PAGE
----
(b) such sum by way of compensation for loss of time as may be specified in Practice Direction 34A.
CPR, r. 34.10, provides:
(1) If a person served with an order to attend before an examiner –
(a) fails to attend; or
(b) refuses to be sworn for the purpose of the examination or to answer any lawful question or produce any document at the examination,
a certificate of his failure or refusal, signed by the examiner, must be filed by the party requiring the deposition.
(2) On the certificate being filed, the party requiring the deposition may apply to the court for an order requiring that person to attend or to be sworn or to answer any question or produce any document, as the case may be.
(3) An application for an order under this rule may be made without notice.
(4) The court may order the person against whom an order is made under this rule to pay any costs resulting from his failure or refusal.
Conduct of the Examination
CPR, r. 34.9(1) - (4), provide:
(1) Subject to any directions contained in the order for examination, the examination must be conducted in the same way as if the witness were giving evidence at a trial.
(2) If all the parties are present, the examiner may conduct the examination of a person not named in the order for examination if all the parties and the person to be examined consent.
(3) The examiner may conduct the examination in private if he considers it appropriate to do so.
(4) The examiner must ensure that the evidence given by the witness is recorded in full.
Service of the Deposition
CPR, r. 34.9(5) - (6), provide:
(5) The examiner must send a copy of the deposition –
(a) to the person who obtained the order for the examination of the witness; and
(b) to the court where the case is proceeding.
(6) The party who obtained the order must send each of the other parties a copy of the deposition which he receives from the examiner.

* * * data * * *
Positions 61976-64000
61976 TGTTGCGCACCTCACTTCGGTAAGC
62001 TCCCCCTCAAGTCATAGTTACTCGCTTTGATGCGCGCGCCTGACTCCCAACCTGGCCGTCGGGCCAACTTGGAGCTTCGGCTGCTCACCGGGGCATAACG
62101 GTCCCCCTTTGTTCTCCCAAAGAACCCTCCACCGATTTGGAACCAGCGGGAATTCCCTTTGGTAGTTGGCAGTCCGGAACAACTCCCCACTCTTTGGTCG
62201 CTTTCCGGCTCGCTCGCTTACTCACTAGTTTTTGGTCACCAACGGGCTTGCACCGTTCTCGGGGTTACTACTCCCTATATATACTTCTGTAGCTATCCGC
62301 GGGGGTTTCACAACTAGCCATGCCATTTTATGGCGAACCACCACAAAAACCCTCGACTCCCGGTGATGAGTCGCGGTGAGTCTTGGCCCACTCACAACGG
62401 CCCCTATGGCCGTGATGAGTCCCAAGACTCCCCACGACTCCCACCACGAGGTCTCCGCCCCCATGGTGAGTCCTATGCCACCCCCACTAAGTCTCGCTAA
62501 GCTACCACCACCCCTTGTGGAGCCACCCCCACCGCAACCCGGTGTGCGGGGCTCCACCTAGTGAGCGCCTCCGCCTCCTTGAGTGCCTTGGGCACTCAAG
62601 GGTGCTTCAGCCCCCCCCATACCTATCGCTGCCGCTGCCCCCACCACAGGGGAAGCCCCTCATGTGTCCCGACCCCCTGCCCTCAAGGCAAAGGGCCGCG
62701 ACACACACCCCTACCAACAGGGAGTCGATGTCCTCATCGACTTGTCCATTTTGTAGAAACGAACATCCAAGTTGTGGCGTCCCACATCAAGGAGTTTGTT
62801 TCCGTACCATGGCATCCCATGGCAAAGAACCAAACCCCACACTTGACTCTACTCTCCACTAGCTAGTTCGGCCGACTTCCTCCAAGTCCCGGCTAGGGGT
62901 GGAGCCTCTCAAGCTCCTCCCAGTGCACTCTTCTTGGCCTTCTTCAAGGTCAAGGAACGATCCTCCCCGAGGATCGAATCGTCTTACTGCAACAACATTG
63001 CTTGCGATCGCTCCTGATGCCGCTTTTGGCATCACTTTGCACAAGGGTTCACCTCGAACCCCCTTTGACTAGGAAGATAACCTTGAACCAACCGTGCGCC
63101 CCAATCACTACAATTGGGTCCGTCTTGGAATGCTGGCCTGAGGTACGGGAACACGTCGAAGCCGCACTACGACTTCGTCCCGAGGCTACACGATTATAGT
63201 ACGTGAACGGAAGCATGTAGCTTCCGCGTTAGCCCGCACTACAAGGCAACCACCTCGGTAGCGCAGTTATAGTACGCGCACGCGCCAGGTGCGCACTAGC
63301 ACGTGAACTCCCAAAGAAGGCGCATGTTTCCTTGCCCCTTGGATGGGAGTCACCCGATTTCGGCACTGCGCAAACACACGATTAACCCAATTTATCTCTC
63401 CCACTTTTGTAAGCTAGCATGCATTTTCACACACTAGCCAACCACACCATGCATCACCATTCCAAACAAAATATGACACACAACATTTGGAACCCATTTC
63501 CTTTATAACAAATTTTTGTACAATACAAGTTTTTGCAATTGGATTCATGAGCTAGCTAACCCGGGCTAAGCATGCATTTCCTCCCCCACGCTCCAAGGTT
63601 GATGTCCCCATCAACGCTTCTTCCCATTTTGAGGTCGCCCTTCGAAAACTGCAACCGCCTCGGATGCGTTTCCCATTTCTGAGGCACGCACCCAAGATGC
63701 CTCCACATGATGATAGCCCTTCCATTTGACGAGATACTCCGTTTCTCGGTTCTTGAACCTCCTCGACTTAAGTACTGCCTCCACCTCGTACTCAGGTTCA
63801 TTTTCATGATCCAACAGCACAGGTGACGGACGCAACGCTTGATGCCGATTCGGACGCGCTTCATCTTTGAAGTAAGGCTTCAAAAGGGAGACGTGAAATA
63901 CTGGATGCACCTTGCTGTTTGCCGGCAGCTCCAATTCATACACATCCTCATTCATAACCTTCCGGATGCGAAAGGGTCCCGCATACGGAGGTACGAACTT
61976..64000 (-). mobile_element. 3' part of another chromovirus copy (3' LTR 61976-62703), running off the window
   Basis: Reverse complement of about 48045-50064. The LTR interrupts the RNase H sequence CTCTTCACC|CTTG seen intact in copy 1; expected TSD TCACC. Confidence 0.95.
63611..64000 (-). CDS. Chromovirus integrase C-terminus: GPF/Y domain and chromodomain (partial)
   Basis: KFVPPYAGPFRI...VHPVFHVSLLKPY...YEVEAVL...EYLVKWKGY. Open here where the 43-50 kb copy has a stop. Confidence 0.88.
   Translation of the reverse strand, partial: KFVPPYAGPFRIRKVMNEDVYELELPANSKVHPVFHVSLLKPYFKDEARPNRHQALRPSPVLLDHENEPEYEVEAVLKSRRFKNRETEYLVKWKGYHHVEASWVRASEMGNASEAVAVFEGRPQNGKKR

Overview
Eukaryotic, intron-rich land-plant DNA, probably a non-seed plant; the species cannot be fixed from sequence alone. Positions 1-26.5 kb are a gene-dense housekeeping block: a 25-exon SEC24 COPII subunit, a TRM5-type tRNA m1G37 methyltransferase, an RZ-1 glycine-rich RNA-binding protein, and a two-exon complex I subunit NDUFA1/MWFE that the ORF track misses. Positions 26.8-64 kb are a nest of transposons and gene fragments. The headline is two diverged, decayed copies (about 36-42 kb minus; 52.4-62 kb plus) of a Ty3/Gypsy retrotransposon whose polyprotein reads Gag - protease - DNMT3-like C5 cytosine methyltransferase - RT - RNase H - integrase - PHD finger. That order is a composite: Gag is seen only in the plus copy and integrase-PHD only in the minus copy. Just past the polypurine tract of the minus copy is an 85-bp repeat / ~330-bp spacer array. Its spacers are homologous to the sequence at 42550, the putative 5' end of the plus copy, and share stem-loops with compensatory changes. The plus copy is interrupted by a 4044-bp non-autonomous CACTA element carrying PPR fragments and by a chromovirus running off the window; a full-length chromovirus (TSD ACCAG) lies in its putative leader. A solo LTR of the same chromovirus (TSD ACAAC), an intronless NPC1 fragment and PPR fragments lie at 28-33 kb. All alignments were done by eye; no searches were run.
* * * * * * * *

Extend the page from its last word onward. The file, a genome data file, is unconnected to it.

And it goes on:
Notice of Intention to Use Deposition at Trial
CPR, r. 34.11(2), (3), provide:
(2) A party intending to put in evidence a deposition at a hearing must serve notice of his intention to do so on every other party.
(3) He must serve the notice at least 21 days before the day fixed for the hearing.
Use of Deposition at Trial
CPR, r. 34.11(1), (4) and (5), provide:
(1) A deposition ordered under rule 34.8 may be given in evidence at a hearing unless the court orders otherwise. ...
(4) The court may require a deponent to attend the hearing and give evidence orally.
(5) Where a deposition is given in evidence at trial, it shall be treated as if it were a witness statement for the purposes of rule 32.13 (availability of witness statements for inspection).
Restrictions on use of Freezing Injunction Depositions
CPR, r. 34.12, restricts the use of depositions about D's assets to the proceedings in which the order for the deposition was made.
• only applies to depositions about assets
• exceptions to the restriction are in r. 34.12(2)
A fact which is formally admitted ceases to be in issue. Evidence to prove such a fact is neither required nor allowed.
In civil proceedings a fact may be formally admitted in a variety of ways:
• In a defendant's Defence (see r. 16.5(1)(c))
• By a defendant failing to deal, in the Defence, with an allegation made by a claimant (see r 16.5(5))
• In response to a notice to admit facts (see r. 32.18)
• In response to a Request for Further Information (see rr. 18.1 and 26.5(3) and PD 18)
• Admissions before trial by the parties or their representatives (Ellis v Allen  1 Ch 904, an admission in a letter written by a legal adviser)
• Admissions at trial (Urquhart v Butterfield (1887) 37 Ch D 357, CA)
Notice to Admit
CPR, r. 32.18(1), provides: